The artist invited pictures for the publication via a free-to-enter open call. “I needed to see the copies big. I needed to see them in high resolution. I needed to get more diversity and to make it official,” she says. The issue features non-binary parents, IVF journeys, illness and loss. It takes us to Australia, Japan, the Netherlands and the USA. Well established photographers and new names. “Instagram is democratic and accessible, but photography is meant to be looked at closely, meditatively. On Instagram, you’re always seeing a million other things.” The selection panel included artists Annie Wang and Elinor Carrucci and Head of Global PhotoVogue Alessia Glaviano. The final edit is structured around a day, from dawn through dusk. The pictures reflect the tone of the original project, although not identical. There is a resistance to the idealisation of motherhood but also to its opposite, the negative ‘mummy needs gin’ trope.
The photographer refers to this as the “mama gaze.” How would she define it? “It’s the flavour of the light and dark. It’s the duality.” In many of the images, a certain approach to framing stands out. “I think that the crop comes very much out of motherhood because it’s always haphazard. “How the kid sits on your head, the way you’re falling over, how much you’re exhausted. It’s very hard to frame up perfectly as a mother and motherhood isn’t perfect. The crops reflect something internal and external. How you are present in the frame and how you’re vacant. Sometimes kids will just be standing on their head, and you just see their tiptoes behind the sofa.” There is a continuous ebb and flow between proximity and distance. It is a devotion to hold offspring close, and a desire for independence. It is an understanding of the potential risks that could befall them at every stage in life and an undercurrent of inevitability that they, like everyone, must grow, age and eventually die.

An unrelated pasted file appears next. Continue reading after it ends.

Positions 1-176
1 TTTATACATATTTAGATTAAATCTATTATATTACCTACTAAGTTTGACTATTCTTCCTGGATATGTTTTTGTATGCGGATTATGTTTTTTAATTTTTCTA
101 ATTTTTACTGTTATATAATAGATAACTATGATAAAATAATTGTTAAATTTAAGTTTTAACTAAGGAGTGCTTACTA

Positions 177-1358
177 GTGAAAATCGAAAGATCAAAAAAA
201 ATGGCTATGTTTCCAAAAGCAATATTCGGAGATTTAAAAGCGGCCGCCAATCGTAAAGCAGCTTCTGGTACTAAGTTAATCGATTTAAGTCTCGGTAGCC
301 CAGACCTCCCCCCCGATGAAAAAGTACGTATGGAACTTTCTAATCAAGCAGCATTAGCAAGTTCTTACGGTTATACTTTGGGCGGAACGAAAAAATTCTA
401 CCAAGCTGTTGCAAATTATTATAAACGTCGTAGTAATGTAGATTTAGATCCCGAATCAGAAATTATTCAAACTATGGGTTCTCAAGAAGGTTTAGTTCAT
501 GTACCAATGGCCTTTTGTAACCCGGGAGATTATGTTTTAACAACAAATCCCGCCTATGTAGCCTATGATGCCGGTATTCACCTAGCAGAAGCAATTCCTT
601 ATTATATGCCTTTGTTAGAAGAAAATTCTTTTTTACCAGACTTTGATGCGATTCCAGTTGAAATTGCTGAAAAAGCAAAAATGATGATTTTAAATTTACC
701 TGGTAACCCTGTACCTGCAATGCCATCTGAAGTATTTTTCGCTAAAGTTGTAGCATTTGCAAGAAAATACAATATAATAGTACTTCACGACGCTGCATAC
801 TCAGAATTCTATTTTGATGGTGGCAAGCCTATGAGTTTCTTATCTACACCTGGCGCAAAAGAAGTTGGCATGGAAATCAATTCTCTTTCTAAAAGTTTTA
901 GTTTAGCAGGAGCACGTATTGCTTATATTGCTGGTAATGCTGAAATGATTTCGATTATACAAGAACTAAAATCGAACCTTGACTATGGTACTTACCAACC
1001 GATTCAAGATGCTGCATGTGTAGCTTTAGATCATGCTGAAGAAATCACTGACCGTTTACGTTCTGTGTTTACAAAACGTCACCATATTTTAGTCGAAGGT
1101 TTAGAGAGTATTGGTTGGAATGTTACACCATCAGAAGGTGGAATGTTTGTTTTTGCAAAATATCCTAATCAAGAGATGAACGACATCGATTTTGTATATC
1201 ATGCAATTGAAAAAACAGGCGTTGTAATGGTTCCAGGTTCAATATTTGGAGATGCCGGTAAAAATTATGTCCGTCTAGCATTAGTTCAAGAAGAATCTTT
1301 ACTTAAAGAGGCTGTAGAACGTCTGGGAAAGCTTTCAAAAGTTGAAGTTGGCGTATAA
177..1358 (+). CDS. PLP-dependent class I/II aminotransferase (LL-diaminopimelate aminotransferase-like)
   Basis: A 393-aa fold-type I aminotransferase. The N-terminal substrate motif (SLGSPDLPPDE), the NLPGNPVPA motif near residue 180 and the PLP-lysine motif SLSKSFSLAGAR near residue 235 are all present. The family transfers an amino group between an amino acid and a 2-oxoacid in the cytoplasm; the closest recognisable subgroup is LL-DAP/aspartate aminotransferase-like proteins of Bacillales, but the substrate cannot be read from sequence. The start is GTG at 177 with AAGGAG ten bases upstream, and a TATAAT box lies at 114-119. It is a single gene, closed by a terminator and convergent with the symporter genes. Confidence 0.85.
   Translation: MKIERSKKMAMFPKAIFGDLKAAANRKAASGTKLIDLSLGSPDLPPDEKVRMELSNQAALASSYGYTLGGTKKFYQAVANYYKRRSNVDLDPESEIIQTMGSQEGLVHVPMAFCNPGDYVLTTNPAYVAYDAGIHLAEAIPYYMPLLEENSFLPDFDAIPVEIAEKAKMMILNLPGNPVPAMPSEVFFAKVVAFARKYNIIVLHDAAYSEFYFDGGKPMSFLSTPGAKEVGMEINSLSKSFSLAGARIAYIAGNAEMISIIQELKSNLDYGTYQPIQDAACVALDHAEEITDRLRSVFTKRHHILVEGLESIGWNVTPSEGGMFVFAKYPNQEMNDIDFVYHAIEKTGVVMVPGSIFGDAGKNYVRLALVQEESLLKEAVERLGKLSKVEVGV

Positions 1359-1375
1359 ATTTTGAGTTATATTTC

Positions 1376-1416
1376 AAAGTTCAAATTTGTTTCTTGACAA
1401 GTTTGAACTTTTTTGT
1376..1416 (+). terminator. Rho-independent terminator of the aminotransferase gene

Critic Cyrill Conolly famously said: “There is no more somber enemy of good art than the pram in the hall.” Here, the baby is out of the pushchair, crying, crawling, feeding, drooling and creating chaos in its wake. However, far from a distraction, this is a source of artistic inspiration, a visual material to be sculpted into something remarkable. For Arieli, the book is just the beginning. “We are looking for someone to sponsor this as an ongoing community,” she says. This collection has the potential to swell and grow. We can give birth to a whole movement if it can be nurtured. Eye Mama is by nature incomplete. There will always be more images of motherhood to be made and stories still to be told.
Karni Arieli, Eye Mama | teneues.com
Words: Rachel Segal Hamilton
1. © Kasia Rychły
2. © Cloe Jancis
3. © Krissima Poba Ngouma
4. © Valeria Sigal
5. © Josefie Tondeleir